Nature’s perfect sweetener isn’t always 100% natural. The jarred honeys you’ll find in an average grocery store have all undergone various levels of processing, and it’s hard to know how much just from looking at the labels. In fact, according to research by Food Safety News, most store-bought honey isn’t technically honey at all, because virtually all of the natural pollen has been filtered out. For truly natural honey–and all the immune-boosting and allergy-fighting benefits that come with it–head to a farmer’s market, where you can buy it raw from local beekeepers.

Ice Cream
Many so-called “all natural” ice creams contain way more than milk, eggs, and sugar-such as “natural flavors,” highly processed sweeteners like corn syrup, modified starches (additives processed from naturally occurring food starches that are often used as thickening agents), and juice concentrates (used as flavors and sweeteners). Not exactly how you’d churn it at home, right? If you’re picking up a pint at the grocery store, look for one made with a short list of whole ingredients.

Breakfast Cereal
Stroll the aisles of your local grocery and you’ll find countless cereal brands that bill themselves as “all natural” and “good sources of fiber and whole grains” but are full of sugar and artificial colors. But even brands we think of as healthy don’t always live up to their reputation. Kashi came under fire on social media sites this year for calling its cereals “natural” despite being made with GMO soy. The company subsequently announced that all its new products will be at least 70% certified organic and Non-GMO Project Verified by 2015.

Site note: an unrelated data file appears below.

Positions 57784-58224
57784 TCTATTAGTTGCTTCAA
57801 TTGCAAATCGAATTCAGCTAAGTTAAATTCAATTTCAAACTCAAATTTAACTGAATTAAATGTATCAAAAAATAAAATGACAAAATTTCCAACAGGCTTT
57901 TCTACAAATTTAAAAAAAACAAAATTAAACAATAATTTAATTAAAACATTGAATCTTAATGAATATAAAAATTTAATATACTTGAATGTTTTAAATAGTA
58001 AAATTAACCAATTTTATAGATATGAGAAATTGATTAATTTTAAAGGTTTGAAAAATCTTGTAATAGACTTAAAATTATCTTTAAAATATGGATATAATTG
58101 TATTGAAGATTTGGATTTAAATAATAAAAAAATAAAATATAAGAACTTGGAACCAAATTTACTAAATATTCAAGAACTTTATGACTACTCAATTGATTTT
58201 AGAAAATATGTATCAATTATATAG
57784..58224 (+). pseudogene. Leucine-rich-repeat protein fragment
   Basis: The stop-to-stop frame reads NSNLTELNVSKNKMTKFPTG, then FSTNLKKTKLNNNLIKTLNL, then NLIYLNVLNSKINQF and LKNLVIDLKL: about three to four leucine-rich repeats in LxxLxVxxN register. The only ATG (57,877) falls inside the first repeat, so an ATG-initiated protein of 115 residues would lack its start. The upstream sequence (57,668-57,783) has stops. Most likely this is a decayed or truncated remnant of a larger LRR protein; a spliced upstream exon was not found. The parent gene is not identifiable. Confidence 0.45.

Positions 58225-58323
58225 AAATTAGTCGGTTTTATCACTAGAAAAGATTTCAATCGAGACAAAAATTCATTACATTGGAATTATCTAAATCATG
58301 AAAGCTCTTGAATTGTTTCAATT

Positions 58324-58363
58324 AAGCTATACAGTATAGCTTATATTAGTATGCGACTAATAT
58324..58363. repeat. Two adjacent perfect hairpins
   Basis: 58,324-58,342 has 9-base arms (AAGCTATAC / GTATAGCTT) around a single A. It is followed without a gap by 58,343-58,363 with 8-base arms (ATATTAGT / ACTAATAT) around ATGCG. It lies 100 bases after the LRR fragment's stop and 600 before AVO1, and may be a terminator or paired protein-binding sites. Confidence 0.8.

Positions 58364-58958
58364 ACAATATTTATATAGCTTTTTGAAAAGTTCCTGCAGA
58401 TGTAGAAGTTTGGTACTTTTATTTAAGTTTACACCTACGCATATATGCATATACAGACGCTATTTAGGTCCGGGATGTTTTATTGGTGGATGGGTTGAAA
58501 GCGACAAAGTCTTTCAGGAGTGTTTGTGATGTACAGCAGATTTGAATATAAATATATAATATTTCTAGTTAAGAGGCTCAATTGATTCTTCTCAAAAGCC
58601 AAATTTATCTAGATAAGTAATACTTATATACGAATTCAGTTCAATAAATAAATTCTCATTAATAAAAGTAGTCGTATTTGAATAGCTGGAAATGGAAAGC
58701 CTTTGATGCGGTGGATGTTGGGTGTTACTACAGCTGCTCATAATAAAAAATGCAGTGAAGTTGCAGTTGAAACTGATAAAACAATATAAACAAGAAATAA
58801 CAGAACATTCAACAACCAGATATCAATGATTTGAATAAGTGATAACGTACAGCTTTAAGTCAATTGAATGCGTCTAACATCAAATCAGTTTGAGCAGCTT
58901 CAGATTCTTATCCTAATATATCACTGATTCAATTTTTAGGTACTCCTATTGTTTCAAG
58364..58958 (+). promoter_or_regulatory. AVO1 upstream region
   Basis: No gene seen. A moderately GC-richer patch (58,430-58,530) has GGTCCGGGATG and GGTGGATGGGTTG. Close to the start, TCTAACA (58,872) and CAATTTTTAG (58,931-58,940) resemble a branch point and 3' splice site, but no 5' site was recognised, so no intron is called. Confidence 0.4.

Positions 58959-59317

Flavored Waters and Sports Drinks
A bottled beverage “naturally sweetened” with barely pronounceable ingredients like erythretrol and crystalline fructose. I’ll take a glass of tap with a splash of lemon, thank you very much.

What To Watch For
Any non-organic foods that contain corn, soy, cottonseed, canola, sugar or alfalfa. “Natural” Meat & Dairy – Over ninety percent of all conventional animal feed is GMO, and animals fed genetically modified foods are substantially different. To avoid GMO’s for this category look for organic products, wild caught (such as wild fish or game), and 100% grass-fed animals.  Questionable Produce – Here’s a list of the GM crops that are commercially grown along with the estimated percentage that is GM.
Soy (91%)
Canola (88%)
Corn (85%)
Sugar Beets (90%)
Hawaiian papaya (more than 50%)
Alfalfa (unknown)
Zucchini and Yellow Squash (small amount)

To Be Or To Not Be Gluten Free

Should we all be avoiding gluten? For most people, a gluten-free diet offers no benefits; in fact, it may even bring unwanted results, such as weight gain and nutritional deficiencies. According to a new study published in this month’s issue of Gastroenterology, gluten sensitivity and celiac disease is four times more common today than it was 50 years ago. However, many people are opting to go on a restrictive gluten-free diet because they think it’s healthier. But is it really?

What is Gluten and Celiac?

Celiac disease is a digestive disorder that causes affected individuals to have an immune-system reaction to the protein gluten, which is found in wheat (all types, including semolina, durum, spelt, kamut, and faro), rye, and barley. The reaction triggered by the gluten damages the small intestine and prevents it from absorbing nutrients, which can lead to vitamin deficiencies that harm the brain, nervous system, bones, liver, and other organs, as well as stunt the growth of children with the disorder. Symptoms of celiac disease make it difficult to diagnose, as they can be vague and hard to pinpoint, for instance, diarrhea, bloating, abdominal pain, fatigue, unexplained weight loss or gain, and unexplained anemia.

Gluten Free?

To some, Gluten products carry certain health risks.

Mayo Clinic researchers say about 1.8 million people have celiac disease, and most are unaware – but many others are going gluten-free without a diagnosis. Researcher Joseph Murray: “You have 1.6 million people who are on a gluten-free diet but without a diagnosis of celiac disease. And we’ve got about the same number of people who have celiac disease don’t know it, and aren’t on the diet they need to be on.”